In ideal conditions, the longer the socialisation within the family, the greater the chances that a child will become well-equipped to cope with the continuous changes they will be subjected to in their environment.

These ideal conditions refer to a range of features from positive emotional climate, the consistent quality time spent with the child, the material resources necessary for the family’s existence, to the parents’ ability to be the child’s role models. For this reason, socialisation does not depend on committing to and following certain rules, but rather, the application of certain principles. The child needs to learn to communicate, as well as have a positive emotional environment, acceptance, love, appreciation, encouragement, and protection. These form the foundation on which a child perceives his identity in relation to others, and then becomes able to adapt, integrate, self-develop, and finally, self-actualize. This cyclical approach describes the process of socialisation.

Regardless of their moral, spiritual, emotional, and material capacities, parents have a duty to assist the child throughout their mental and emotional development. The category of ‘parent’ includes biological parents, adoptive parents, legal guardians or anyone who assumes the care of the child and who, at the same time, carries selfless love for them.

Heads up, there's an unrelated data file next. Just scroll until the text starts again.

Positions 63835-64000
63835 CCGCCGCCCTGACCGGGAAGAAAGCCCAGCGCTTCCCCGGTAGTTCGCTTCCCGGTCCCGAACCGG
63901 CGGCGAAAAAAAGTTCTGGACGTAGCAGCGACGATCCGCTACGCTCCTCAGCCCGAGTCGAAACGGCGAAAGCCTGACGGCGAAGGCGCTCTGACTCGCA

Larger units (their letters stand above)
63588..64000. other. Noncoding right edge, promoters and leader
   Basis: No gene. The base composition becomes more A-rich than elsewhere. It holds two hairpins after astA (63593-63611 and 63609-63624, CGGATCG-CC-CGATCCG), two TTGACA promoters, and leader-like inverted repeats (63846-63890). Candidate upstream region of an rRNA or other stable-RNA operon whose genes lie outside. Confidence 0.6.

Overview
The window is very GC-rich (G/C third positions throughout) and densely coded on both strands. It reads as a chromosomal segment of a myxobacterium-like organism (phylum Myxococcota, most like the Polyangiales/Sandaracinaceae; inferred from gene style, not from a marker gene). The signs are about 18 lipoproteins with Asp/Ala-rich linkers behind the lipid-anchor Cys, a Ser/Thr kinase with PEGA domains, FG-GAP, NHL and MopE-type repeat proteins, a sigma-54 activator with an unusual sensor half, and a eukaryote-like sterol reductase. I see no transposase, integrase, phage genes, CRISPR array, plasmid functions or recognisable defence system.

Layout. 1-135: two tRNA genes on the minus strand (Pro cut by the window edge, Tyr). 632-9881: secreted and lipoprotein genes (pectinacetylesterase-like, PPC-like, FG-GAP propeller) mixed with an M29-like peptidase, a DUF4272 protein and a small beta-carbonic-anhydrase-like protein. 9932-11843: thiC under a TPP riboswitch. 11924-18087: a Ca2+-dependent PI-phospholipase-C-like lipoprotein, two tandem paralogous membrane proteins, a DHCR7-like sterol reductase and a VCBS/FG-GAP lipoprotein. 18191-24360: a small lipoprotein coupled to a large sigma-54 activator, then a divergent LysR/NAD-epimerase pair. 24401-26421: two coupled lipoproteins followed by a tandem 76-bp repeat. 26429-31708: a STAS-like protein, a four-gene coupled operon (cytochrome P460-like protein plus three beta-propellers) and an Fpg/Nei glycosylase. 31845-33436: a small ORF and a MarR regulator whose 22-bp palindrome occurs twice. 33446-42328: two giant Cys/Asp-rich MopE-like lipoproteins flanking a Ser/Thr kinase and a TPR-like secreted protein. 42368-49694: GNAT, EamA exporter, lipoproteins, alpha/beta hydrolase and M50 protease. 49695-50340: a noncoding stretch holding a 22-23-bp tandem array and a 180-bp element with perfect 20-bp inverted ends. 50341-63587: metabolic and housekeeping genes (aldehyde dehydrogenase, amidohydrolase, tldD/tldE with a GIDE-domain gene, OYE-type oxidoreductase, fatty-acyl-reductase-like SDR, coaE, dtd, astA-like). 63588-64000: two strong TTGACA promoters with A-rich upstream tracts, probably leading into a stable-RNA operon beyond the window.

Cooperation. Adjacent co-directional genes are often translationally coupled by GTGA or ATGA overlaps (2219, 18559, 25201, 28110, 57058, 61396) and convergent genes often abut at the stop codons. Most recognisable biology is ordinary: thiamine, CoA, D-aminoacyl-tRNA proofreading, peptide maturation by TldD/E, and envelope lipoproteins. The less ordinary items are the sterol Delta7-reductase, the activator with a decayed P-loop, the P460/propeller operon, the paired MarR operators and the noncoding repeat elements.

Family socialisation guide

1. Read to your children every day.
2. Tell them stories from your life, especially from childhood.
3. Clarify whatever uncertainties they may have, and teach them the rules of the house from a young age.
4. Bring children of the same age into their circle, in order for them to learn to negotiate and lose. In addition, this type of socialisation encourages creativity and removes inhibition.
5. Assist the interactions between the children without always intervening in resolving their conflicts. Intervene only when the situation exceeds their ability to resolve/reconcile.
6. Avoid pampering children and acting silly around them. Be playful in relation to them, but treat them like the people you want them to become.
7. Talk to them in order to learn about their understanding of the situations you discuss. Get to know their perception before trying to correct it.
8. Do not guess, assume, or say out loud what you think the child is going to tell you. Let them do the talking.